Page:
The School Reform Office, however, is no longer a part of the Department of Education. Gov. Rick Snyder took over the office in 2015 in an effort to increase pressure on low-performing schools.

Here’s a list of the Detroit Public Schools Community District schools that could be closing:

Ann Arbor Trail Magnet School
Bow Elementary-Middle School
Clark, J.E. Preparatory Academy
Detroit Collegiate Preparatory High School @ Northwestern
Detroit Institute of Technology at Cody
Durfee Elementary-Middle School
Fisher Magnet Upper Academy
Gompers Elementary-Middle School
Henderson Academy
Marquette Elementary-Middle School
Mason Elementary School
Osborn Academy of Mathematics
Osborn College Preparatory Academy
Osborn Evergreen Academy of Design and Alternative Energy
Sampson Academy
Thirkell Elementary School

Detroit Charter schools:

Michigan Technical Academy

Education Achievement Authority schools:

Burns Elementary-Middle School
Denby High School
Ford High School
Law Elementary School
Mary McLeod Bethune Elementary-Middle School
Mumford High School
Pershing High School
Southeastern High School

See the full list here.

Superintendent search

Ten things to know about Detroit superintendent candidate Nikolai Vitti

Nikolai Vitti, superintendent of the 130,000-student Duval County Public Schools in Jacksonville, Fla., speaks in a district video.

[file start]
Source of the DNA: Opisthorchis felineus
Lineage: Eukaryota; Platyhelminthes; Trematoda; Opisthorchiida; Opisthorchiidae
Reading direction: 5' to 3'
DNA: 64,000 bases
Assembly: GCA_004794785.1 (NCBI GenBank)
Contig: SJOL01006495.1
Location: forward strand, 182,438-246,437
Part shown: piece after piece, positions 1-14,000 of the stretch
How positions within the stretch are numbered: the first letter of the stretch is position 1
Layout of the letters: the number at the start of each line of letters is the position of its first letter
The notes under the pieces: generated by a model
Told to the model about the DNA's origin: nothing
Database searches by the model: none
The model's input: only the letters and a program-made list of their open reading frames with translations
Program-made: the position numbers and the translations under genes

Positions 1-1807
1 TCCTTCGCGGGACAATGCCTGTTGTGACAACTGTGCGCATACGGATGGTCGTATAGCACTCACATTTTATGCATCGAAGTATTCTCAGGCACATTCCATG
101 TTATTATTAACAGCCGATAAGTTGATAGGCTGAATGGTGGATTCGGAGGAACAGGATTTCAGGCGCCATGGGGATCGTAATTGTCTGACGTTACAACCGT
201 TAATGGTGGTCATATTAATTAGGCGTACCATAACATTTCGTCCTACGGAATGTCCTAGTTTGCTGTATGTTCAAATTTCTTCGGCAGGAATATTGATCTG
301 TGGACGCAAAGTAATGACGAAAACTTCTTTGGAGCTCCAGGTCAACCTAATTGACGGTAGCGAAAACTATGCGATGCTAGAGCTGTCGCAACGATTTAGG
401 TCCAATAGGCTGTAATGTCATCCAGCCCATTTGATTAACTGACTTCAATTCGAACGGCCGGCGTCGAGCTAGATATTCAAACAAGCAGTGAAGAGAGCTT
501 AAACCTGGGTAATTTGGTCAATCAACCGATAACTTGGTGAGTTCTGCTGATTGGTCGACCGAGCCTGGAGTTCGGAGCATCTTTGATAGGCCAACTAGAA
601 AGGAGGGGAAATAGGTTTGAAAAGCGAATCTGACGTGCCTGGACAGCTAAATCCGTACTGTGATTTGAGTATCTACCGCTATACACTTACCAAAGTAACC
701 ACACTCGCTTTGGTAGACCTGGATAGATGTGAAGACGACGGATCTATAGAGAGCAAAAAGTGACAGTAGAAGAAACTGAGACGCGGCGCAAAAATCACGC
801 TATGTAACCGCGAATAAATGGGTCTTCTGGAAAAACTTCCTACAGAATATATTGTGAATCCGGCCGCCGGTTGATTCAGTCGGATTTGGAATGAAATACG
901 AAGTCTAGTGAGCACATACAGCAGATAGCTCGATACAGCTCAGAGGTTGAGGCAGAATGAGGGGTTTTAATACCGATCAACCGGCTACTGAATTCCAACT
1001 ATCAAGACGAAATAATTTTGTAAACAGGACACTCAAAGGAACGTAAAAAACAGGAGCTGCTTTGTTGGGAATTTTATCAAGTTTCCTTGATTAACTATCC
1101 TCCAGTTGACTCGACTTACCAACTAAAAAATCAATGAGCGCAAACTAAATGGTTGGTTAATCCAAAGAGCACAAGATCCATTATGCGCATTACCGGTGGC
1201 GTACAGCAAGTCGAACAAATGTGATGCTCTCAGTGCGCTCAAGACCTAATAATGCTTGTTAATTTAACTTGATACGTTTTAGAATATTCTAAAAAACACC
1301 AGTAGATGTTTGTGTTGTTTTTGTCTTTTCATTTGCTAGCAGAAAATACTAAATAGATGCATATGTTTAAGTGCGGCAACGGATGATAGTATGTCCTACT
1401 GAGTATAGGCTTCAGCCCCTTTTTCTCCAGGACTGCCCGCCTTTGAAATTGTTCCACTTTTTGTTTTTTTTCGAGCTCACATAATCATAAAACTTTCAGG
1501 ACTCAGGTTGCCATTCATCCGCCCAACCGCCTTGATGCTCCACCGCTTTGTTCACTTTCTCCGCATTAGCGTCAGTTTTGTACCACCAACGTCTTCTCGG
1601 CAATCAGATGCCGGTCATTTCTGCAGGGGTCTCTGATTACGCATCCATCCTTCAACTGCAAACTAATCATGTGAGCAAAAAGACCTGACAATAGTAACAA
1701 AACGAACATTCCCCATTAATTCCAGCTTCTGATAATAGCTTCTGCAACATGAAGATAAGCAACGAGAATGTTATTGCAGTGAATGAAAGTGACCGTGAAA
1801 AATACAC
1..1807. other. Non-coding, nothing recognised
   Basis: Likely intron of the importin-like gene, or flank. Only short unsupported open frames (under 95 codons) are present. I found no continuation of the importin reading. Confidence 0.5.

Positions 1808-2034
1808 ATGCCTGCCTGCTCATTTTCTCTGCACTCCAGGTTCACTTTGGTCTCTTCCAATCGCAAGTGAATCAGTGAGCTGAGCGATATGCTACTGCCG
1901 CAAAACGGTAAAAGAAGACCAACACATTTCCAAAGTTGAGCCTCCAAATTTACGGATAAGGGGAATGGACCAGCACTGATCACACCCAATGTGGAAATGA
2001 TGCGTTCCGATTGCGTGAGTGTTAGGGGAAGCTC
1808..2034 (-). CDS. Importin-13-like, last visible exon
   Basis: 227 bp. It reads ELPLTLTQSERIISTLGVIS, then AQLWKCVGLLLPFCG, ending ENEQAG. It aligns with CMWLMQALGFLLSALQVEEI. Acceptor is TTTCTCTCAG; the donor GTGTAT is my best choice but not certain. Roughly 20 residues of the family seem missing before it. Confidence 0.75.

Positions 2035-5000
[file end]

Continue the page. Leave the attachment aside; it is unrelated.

The search for Detroit’s next schools superintendent enters the next stage on Wednesday with the first of two public interviews with the finalists for the job.

The candidate on the hot seat Wednesday is Nikolai Vitti, a Dearborn Heights native who is now superintendent of the 130,000-student Duval County Public Schools in Jacksonville, Fla. The district is more than three times the size of the Detroit district, which now enrolls around 40,000 students.

Vitti will spend 12 hours interviewing in Detroit on Wednesday starting at 8 a.m. with a briefing on district finances and academics. His planned schedule for the day includes a visit to Thirkell Elementary Middle School to meet with students and educators, a lunch with school board members at the Breithaupt Career & Technical Center, and a series of public forums at Detroit Collegiate Preparatory High @ Northwestern. That includes a 2:30 p.m. meeting with religious, labor and business leaders, a 4 p.m. meeting with parents and community leaders, and a 6 p.m. public interview with the school board.